For a response $y$, if you assume the logarithm of its expectation is a linear combination of predictors $\renewcommand{\vec}[1]{\boldsymbol{#1}}\vec{x}$ $$\operatorname{E}Y_i=\exp{\vec\beta^{\mathrm{T}}\vec{x}_i}$$ & its variance is equal to its expectation $$\operatorname{Var}Y_i=\operatorname{E}Y_i$$ then consistent estimates for the regression ...


14

For the approach of using standard diagnostic plots but wanting to know what they should look like, I like the paper: Buja, A., Cook, D. Hofmann, H., Lawrence, M. Lee, E.-K., Swayne, D.F and Wickham, H. (2009) Statistical Inference for exploratory data analysis and model diagnostics Phil. Trans. R. Soc. A 2009 367, 4361-4383 doi: 10.1098/rsta.2009.0120 ...


14

In principle, I actually agree that 99% of the time, it's better to just use the more flexible model. With that said, here are two and a half arguments for why you might not. (1) Less flexible means more efficient estimates. Given that variance parameters tend to be less stable than mean parameters, your assumption of fixed mean-variance relation may ...


13

This is an old question, but I thought it would be useful to add that my DHARMa R package (available from CRAN, see here) now provides standardized residuals for GLMs and GLMMs, based on a simulation approach similar to what is suggested by @GregSnow. From the package description: The DHARMa package uses a simulation-based approach to create readily ...


13

Assume that you're fitting a multinomial regression model with J categories where the contrast between j and the last category J is modeled as $$ \log \frac{\mu_{ij}}{\mu_{iJ}} = \alpha_j + X_i \beta_j $$ where $X_i$ is a vector of covariates associated with the $i$th case. This is rather a hard optimisation problem because the parameters are coupled by ...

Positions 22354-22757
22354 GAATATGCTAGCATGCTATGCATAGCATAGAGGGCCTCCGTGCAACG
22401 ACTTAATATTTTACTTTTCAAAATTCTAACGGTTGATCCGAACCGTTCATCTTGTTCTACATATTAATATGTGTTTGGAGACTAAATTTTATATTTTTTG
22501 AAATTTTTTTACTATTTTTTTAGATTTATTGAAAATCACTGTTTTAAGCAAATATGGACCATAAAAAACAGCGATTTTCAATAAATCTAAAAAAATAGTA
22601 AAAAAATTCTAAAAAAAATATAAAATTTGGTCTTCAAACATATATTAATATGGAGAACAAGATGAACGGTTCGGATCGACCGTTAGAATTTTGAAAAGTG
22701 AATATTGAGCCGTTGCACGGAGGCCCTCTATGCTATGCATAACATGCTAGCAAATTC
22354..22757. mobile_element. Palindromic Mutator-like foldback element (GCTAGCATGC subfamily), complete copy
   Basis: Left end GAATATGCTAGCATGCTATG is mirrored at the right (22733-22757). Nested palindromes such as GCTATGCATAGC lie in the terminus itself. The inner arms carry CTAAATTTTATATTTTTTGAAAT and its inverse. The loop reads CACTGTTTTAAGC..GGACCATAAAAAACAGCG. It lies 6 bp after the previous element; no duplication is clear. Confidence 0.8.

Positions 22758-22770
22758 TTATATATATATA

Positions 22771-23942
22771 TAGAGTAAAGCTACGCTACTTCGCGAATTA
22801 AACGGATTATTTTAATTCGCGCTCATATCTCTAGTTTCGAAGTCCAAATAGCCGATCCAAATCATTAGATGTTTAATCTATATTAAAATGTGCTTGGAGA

12

A one-inflated Poisson model for a count $Y_i$ is $$\begin{align}\Pr(Y_i = 1) &= \pi_i +(1-\pi_i)\cdot\mu_i\mathrm{e}^{-\mu_i}\\ \Pr(Y_i = y_i) &= (1-\pi_i)\cdot\frac{\mu_i^{y_i}\mathrm{e}^{-\mu_i}}{y_i!} \qquad \text{when } y_i\neq 1 \end{align}$$ where the Poisson mean $\mu_i$ & Bernoulli probability $\pi_i$ are related to the predictors ...


12

Both the Poisson distribution and the geometric distribution are special cases of the negative binomial (NB) distribution. One common notation is that the variance of the NB is $\mu + 1/\theta \cdot \mu^2$ where $\mu$ is the expectation and $\theta$ is responsible for the amount of (over-)dispersion. Sometimes $\alpha = 1/\theta$ is also used. The Poisson ...


12

In Poisson regression there are two Deviances. The Null Deviance shows how well the response variable is predicted by a model that includes only the intercept (grand mean). And the Residual Deviance is −2 times the difference between the log-likelihood evaluated at the maximum likelihood estimate (MLE) and the log-likelihood for a "saturated model" (a ...


11

As far as I can see there's nothing wrong with your code or calculations. You could skip a few lines of code, though, by getting the incidence rate ratios by ${\tt exp(coef(mod))}$. The two models make different assumptions, and this potentially leads to different results. Poisson regression assumes constant hazards. The Cox model only assumes that the ...


11

Poisson regression is just a GLM: People often speak of the parametric rationale for applying Poisson regression. In fact, Poisson regression is just a GLM. That means Poisson regression is justified for any type of data (counts, ratings, exam scores, binary events, etc.) when two assumptions are met: 1) the log of the mean-outcome is a linear combination ...